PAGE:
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Kimmo K K Fredriksson kfredrik at cc.helsinki.fi
Tue Jul 11 08:24:38 EST 1995

On Mon, 10 Jul 1995, Nathan A Buettner wrote:

> In article <3tqqbv$gvg at oravannahka.Helsinki.FI> you wrote:
> > Would someone please explain me the purpose of the diploid genome, and
> > the method the cell uses to decide if some particular gene is dominating
> > or not? Does the cell always use only the other one of the two competing
> > alleles, or both ones, if neither is dominating?
> > Thanks!
>    In general, a "dominant" allele produces a functional gene product, while 
> a "recessive" allele produces a non-functional gene product, due to some 
> mutation or defect.  
>    If both alleles are the same (homozygous) and therefore produce the 
> same functional gene product, a "dominant" phenotype is observed.  If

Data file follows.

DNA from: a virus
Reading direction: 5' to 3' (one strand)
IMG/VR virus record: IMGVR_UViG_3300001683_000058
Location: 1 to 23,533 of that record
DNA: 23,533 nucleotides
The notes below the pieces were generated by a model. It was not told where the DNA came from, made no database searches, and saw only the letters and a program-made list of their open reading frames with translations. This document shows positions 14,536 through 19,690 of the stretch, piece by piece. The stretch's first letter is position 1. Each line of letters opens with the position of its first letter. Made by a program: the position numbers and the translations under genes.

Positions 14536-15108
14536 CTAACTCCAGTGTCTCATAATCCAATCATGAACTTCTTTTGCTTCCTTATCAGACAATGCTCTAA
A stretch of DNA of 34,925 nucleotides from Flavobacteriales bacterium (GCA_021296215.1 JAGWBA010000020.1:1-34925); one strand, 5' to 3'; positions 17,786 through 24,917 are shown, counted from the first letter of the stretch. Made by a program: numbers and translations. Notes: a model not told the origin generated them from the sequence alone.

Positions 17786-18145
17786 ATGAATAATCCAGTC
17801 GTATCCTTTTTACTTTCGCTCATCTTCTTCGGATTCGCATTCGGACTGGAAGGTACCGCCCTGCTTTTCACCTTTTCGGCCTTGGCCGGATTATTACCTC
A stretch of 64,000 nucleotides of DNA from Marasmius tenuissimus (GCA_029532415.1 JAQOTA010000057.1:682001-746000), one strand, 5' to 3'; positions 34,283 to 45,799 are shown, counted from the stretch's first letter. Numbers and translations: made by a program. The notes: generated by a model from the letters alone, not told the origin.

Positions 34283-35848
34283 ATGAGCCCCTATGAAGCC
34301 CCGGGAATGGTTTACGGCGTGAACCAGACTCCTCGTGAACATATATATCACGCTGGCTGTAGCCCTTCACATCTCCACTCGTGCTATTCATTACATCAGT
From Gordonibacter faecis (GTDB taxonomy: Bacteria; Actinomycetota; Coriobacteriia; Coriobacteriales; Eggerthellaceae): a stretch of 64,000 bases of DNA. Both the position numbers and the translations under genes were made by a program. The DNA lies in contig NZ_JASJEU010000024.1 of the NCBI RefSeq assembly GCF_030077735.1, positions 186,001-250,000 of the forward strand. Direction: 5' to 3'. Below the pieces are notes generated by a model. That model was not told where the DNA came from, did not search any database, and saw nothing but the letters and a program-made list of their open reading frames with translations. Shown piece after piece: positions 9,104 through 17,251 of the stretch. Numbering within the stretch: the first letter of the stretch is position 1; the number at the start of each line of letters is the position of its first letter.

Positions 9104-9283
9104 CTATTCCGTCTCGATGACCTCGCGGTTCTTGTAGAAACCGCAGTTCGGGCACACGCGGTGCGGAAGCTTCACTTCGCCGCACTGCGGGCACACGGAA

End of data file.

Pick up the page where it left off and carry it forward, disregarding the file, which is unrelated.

> you have 1 dominant and 1 recessive allele, the dominant allele still 
> produces an adequate amount of gene product to produce a dominant 
> phenotype (usually).
>    If you have 2 recessive alleles, no functional gene product can be 
> produced.  If you have 2 functional alleles that produce different gene 
> products (eg. blood antigens A and B), you have "co-dominance" in which 
> both gene products function simultaneously (eg. type AB blood).
> jill
> nab1 at utdallas.edu

So, the evolutionary reason to have diploid genes could be to provide
backup facility against the faulty (recessive) genes, right? This point
of view suggests that the AB blood could be some kind of mistake, altought
it works fine?

I don't know if this sounds stupid (I know very little about biology :-)

BTW: Is there FAQ for this group?


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